LOS ANGELES (AP) — Contributions to California schools from the state lottery are unchanged from 12 years ago, despite revenue that has soared in recent years thanks to enormous jackpots, a radio station reported.

Rule changes implemented by state lawmakers eight years ago eliminated the requirement that 34 cents of every lottery dollar go to education, KPCC-FM reported Tuesday.

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The idea was to free up the California Lottery to sweeten jackpots in the hope that extra ticket sales would push the dollar amount higher, even as the percentage going to schools dipped.

But the changes have meant it takes the lottery longer to reach the same level of financial support for schools. These days, the education contribution is just 23 cents of lottery revenue, according to the station.

In the current fiscal year, it took an additional $2.3 billion in ticket sales to reach the same level of support for schools — $1.6 billion — that the lottery provided in fiscal year 2006, adjusting for inflation.

The California Lottery declined KPCC’s request to interview an official for the story. But in an email, spokesman Russ Lopez said, “This strategy has worked,” referring to the increased jackpots for winners.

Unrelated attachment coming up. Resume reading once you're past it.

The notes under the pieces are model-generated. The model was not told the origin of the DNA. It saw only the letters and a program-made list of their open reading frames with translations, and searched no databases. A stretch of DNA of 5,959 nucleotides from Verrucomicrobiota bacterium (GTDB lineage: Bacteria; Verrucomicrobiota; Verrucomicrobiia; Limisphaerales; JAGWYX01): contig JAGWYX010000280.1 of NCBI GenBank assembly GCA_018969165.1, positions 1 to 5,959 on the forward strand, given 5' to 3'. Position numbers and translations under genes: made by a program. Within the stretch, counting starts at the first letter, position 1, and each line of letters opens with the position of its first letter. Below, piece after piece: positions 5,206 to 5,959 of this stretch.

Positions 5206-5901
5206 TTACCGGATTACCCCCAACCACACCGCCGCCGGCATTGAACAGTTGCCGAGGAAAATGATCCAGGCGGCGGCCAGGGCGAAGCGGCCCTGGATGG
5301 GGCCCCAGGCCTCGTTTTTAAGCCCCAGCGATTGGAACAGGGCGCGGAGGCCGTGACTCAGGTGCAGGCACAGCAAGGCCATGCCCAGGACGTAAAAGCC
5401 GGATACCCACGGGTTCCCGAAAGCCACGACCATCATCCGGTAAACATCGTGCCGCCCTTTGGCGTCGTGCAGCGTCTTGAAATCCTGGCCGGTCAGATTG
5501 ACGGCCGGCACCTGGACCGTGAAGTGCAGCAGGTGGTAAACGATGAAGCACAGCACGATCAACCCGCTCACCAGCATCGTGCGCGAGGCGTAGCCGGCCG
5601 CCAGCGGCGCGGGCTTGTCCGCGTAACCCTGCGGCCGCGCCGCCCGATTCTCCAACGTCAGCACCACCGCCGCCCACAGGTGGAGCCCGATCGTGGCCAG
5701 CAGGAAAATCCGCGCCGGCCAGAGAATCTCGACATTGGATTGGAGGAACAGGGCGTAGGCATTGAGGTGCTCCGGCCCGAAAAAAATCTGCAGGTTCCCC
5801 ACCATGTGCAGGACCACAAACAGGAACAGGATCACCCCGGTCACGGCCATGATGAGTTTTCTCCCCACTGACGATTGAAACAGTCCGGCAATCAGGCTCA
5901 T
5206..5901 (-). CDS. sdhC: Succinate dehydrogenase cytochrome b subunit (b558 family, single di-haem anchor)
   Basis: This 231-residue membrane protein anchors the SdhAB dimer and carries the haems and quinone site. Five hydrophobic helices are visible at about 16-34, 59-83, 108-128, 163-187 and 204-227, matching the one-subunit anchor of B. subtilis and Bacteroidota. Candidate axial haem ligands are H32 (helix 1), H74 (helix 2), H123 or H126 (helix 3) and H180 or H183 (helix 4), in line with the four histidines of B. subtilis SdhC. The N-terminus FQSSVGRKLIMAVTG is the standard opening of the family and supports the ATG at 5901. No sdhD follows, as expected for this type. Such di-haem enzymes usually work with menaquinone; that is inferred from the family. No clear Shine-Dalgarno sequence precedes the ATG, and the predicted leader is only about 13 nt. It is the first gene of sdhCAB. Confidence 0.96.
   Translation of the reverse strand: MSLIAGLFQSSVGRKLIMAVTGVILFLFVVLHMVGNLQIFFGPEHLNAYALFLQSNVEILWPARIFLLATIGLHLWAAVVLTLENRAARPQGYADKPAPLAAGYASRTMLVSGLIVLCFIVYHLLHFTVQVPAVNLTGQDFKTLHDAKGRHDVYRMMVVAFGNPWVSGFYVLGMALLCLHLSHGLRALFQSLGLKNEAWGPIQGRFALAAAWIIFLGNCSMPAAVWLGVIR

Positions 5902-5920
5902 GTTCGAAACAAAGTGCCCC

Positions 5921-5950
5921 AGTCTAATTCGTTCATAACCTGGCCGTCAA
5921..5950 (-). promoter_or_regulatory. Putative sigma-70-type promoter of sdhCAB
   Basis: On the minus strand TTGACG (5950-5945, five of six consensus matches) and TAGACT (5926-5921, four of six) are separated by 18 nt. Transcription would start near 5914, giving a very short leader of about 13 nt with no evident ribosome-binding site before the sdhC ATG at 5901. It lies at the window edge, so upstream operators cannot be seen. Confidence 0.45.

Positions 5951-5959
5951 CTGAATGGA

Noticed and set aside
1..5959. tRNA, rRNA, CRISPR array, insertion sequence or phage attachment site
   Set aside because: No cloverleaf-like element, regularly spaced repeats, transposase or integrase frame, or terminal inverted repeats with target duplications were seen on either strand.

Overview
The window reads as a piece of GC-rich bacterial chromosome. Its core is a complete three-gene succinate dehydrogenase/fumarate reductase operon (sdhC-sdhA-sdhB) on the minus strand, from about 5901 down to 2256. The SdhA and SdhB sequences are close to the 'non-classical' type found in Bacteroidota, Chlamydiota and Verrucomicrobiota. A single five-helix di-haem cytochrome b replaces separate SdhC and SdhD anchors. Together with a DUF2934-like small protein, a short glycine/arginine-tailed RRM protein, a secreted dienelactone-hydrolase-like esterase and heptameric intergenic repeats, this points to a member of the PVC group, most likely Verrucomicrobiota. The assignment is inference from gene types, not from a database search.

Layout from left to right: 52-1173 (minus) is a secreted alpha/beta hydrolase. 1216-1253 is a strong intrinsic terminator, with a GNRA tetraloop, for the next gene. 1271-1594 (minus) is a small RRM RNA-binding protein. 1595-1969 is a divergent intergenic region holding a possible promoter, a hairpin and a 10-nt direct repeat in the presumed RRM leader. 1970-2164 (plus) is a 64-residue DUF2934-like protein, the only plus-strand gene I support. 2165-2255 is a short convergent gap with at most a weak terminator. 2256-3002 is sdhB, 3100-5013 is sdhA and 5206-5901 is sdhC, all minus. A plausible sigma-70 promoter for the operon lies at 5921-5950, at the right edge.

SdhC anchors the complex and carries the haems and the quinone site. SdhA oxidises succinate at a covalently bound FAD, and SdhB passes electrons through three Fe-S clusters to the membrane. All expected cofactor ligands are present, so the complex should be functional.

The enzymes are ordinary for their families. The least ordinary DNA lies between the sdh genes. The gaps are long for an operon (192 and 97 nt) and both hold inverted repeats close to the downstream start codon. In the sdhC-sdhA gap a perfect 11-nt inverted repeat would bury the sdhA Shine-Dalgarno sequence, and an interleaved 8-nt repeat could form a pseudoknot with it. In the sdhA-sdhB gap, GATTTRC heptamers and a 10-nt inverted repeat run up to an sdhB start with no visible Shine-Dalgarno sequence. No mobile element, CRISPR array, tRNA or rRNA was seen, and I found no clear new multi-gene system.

Lifting the cap on how much the lottery pays out in prizes “has resulted in increased net revenues available to supplement funding for public education,” Lopez said.

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Zahava Stadler of the non-profit EdBuild, which studies education funding, said it’s no surprise that more lottery tickets are being sold as prizes are jacked up.

“But the fact that education dollars have remained pretty flat tells you that more and more what the state is doing here is running a casino, rather than funding public schools,” Stadler said.

California Lottery revenues in 2018 will soar to $6.9 billion, more than doubling the amount from just a few years ago. The lottery’s revenues now top those at Fortune 500 companies such as Clorox, Yum Brands and Harley Davidson.

Bill Hertoghe, a former director of security for the California Lottery who still consults with the agency, said he rarely heard talk about the share of money for education when he worked there.

He described the lottery’s priorities as: “Sales: priority No. 1. No. 2: sales. No 3: sales.”

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“We’re selling more, more money’s going to the player, and about as much is going to education. And that was never the intent,” Hertoghe said.